Robert Michel |

Dr. Bob Explains Series on Financial Topics

thumb-422558_640.jpgIn graduate school I studied moral development (yes, it’s a legitimate subject) to understand how people’s sense of right and wrong is shaped and grows. Today I look at sustainable, responsible, and impact investing (SRI) through that lens. How can we extend our moral sensibility into investing? Do we want to?


The opportunities for SRI investing continue to grow. By one measure, at the end of 2017 it accounted for $12 trillion of professionally managed assets in the US, up 38% from two years prior. By another measure, sustainable funds grew 50% to number more than 350 in 2018. 

Faith-based funds are relevant (examples). They screen out companies that derive cash flow from, for example, alcohol, tobacco, gambling, adult entertainment, or arms. Islamic funds may exclude pork or lending businesses. 

Mapping Morals to Investments

 holding-hands-752878_640.jpgSRI and faith-based funds both offer a way to “map” our moral beliefs onto an investment strategy. Faith-based funds express an institutional moral code that can be the basis for our moral outlook. And so there may be direct correspondence between our moral perspectives and that of a faith-based fund. But our moral sensibility can also motivate us to support, for example, climate action through SRI funds. The starting point in any case is our own moral priorities.

Indeed, a SRI fund can be broad or focused in the range of issues it addresses. As examples, one examines a company’s behavior related to its workers, customers, products, communities, management and shareholders, jobs, and the environment. Another focuses on sustainability, especially a company’s carbon footprint.

To amplify their voices and effectiveness, the vast majority of SRI and faith-based funds votes on shareholder resolutions, proposes them, and/or engages in dialogue with company management to influence their policies. (The voting record or guidelines of a fund may be available to you and me, and certainly to its shareholders.) Some also join advocacy efforts to shape public policy.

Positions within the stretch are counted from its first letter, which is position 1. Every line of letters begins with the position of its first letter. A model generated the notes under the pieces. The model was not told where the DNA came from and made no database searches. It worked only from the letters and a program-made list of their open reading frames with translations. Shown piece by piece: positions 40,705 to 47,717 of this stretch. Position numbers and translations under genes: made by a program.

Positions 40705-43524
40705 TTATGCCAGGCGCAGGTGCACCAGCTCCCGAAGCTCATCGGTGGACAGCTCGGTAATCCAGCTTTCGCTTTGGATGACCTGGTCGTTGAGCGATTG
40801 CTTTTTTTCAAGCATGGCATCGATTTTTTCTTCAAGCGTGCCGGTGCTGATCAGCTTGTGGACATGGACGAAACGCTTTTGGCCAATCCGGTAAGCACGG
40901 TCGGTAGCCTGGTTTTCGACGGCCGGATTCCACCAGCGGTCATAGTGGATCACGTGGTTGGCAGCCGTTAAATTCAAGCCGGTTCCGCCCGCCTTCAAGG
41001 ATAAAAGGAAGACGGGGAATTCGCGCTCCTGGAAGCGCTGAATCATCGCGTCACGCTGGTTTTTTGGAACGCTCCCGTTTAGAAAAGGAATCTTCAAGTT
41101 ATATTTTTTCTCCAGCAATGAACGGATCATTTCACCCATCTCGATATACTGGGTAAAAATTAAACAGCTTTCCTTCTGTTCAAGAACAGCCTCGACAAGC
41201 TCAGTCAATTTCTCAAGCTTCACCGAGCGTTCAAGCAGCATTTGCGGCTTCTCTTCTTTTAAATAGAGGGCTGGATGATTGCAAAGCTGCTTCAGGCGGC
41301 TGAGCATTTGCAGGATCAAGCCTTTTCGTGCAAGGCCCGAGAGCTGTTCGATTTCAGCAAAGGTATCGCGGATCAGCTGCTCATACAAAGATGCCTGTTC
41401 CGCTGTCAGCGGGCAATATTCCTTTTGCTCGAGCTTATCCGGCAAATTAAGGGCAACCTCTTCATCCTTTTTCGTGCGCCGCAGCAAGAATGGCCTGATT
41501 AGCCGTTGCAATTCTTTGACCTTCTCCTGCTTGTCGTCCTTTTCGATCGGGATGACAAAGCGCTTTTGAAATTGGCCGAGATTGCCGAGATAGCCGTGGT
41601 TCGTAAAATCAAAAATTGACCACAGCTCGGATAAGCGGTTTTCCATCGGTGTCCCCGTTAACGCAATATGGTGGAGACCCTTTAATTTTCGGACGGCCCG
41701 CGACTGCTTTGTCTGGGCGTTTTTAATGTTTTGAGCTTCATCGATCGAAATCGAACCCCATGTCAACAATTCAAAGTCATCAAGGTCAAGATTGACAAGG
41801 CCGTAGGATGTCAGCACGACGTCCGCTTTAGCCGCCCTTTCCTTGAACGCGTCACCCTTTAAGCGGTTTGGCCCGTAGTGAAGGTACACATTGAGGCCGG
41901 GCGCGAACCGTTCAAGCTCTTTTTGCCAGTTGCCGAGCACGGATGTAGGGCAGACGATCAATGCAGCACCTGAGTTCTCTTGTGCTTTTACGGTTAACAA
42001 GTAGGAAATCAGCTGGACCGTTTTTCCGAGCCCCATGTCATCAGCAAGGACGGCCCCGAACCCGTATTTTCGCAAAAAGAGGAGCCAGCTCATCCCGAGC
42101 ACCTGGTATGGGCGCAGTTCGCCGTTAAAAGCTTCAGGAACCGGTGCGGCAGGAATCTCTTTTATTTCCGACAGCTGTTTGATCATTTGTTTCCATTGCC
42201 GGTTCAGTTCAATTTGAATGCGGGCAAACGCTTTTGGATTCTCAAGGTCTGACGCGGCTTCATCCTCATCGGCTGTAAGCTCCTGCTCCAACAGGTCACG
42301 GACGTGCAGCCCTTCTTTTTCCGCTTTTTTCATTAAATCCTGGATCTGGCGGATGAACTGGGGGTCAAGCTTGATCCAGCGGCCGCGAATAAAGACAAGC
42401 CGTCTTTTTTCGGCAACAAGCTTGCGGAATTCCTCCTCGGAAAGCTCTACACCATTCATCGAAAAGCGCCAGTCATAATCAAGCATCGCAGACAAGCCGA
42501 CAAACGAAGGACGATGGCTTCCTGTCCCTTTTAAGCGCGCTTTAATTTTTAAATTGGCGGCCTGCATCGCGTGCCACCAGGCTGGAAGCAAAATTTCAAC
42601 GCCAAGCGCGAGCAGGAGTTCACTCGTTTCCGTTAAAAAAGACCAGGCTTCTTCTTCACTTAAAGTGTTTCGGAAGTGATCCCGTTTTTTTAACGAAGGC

The continued growth and diversity of SRI and other investments increases the opportunity to invest consistently with our moral core.

Arguably one of the best ways to extend our moral selves into investing activities is by assuming responsibility for researching companies and investment opportunities that fit and are consistent with our sense of right and wrong. Normally an arduous undertaking, online platforms can offer more efficient implementation. 

But …


Mapping our moral beliefs onto investments can be rich with nuances. Recall the trolley dilemma. A runaway trolley is racing down the track, headed to kill five people who are tethered to the track. You are standing by a switch and can throw it to divert the trolley to an offshoot track. It would kill one person tethered there and save the lives of the other five. As a recent broadcast TV series asked, what would you do?

Such situations can be vexing because they require a trade-off of competing moral claims or some basis for a response. The thought processes and emotional reactions behind our response can vary widely. As a result, when we try to shoehorn our complex moral concerns into neat investment solutions, there may be compromises on which and how those concerns get translated. 

Recall also that the purpose of investing is to generate financial returns. SRI funds are establishing performance track records that rival those of non-SRI funds. Admittedly other ways to express our moral being may be just as, if not more, effective.

We are moral creatures, not in the sense that we are fully good and upright, but rather that we’re wired to consider the welfare of others and our planet. Increasingly we have ways or may want to extend that part of our selves in how we invest.



Disclosure: This commentary is furnished for the use of Glen Eagle Advisors and its clients. It does not constitute the provision of investment advice to any person. It is not prepared with respect to the specific objectives, financial situation or particular needs of any specific person. Investors reading this commentary should consult with their Glen Eagle Advisors representative regarding the appropriateness of investing in any securities or adapting any investment strategies discussed or recommended in this commentary. The Chartered Financial Analyst (CFA) designation is conferred by the CFA Institute.